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13the work of each builder will become visible, for the Day will disclose it, because it will be revealed with fire, and the fire will test what sort of work each has done.

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13. Every man's work—each teacher's superstructure on the foundation.

the day—of the Lord (1Co 1:8; Heb 10:25; 1Th 5:4). The article is emphatic, "The day," that is, the great day of days, the long expected day.

declare itold English for "make it clear" (1Co 4:4).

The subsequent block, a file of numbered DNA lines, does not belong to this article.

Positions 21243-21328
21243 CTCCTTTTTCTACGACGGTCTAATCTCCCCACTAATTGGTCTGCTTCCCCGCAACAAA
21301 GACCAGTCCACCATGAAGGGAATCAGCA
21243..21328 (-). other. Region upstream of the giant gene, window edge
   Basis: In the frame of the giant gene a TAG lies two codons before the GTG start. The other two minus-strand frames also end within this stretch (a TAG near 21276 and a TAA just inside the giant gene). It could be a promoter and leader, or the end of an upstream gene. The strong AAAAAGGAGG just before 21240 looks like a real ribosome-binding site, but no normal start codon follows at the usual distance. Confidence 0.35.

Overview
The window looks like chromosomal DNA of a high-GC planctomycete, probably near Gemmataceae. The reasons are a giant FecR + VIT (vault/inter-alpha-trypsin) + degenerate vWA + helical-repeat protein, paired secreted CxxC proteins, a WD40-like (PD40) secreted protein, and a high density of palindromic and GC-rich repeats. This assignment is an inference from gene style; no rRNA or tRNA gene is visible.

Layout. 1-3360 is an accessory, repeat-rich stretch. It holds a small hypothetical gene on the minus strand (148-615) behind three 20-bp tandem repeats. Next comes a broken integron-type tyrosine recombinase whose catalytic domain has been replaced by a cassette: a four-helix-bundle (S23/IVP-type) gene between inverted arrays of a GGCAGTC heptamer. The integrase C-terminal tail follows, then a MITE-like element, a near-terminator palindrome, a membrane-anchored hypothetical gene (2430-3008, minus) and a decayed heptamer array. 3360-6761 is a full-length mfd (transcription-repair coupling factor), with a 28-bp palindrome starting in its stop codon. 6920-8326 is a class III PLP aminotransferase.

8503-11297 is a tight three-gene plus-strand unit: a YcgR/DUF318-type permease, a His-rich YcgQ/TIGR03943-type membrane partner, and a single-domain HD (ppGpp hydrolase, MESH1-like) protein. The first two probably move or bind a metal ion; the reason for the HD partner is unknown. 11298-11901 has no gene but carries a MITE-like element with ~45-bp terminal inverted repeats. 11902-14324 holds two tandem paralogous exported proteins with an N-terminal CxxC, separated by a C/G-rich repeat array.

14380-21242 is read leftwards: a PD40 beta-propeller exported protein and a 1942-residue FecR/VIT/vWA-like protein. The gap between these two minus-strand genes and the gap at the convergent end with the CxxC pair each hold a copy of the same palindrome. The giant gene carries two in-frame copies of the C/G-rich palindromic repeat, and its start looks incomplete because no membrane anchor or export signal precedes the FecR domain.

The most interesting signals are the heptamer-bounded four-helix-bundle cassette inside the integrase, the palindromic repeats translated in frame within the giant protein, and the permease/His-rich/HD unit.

it shall be revealed by fire—it, that is, "every man's work." Rather, "He," the Lord, whose day it is (2Th 1:7, 8). Translate literally, "is being revealed (the present in the Greek implies the certainty and nearness of the event, Re 22:10, 20) in fire" (Mal 3:3; 4:1). The fire (probably figurative here, as the gold, hay, &c.) is not purgatory (as Rome teaches, that is, purificatory and punitive), but probatory, not restricted to those dying in "venial sin"; the supposed intermediate class between those entering heaven at once, and those dying in mortal sin who go to hell, but universal, testing the godly and ungodly alike (2Co 5:10; compare Mr 9:49). This fire is not till the last day, the supposed fire of purgatory begins at death. The fire of Paul is to try the works, the fire of purgatory the persons, of men. Paul's fire causes "loss" to the sufferers; Rome's purgatory, great gain, namely, heaven at last to those purged by it, if only it were true. Thus this passage, quoted by Rome for, is altogether against, purgatory. "It was not this doctrine that gave rise to prayers for the dead; but the practice of praying for the dead [which crept in from the affectionate but mistaken solicitude of survivors] gave rise to the doctrine" [Whately].




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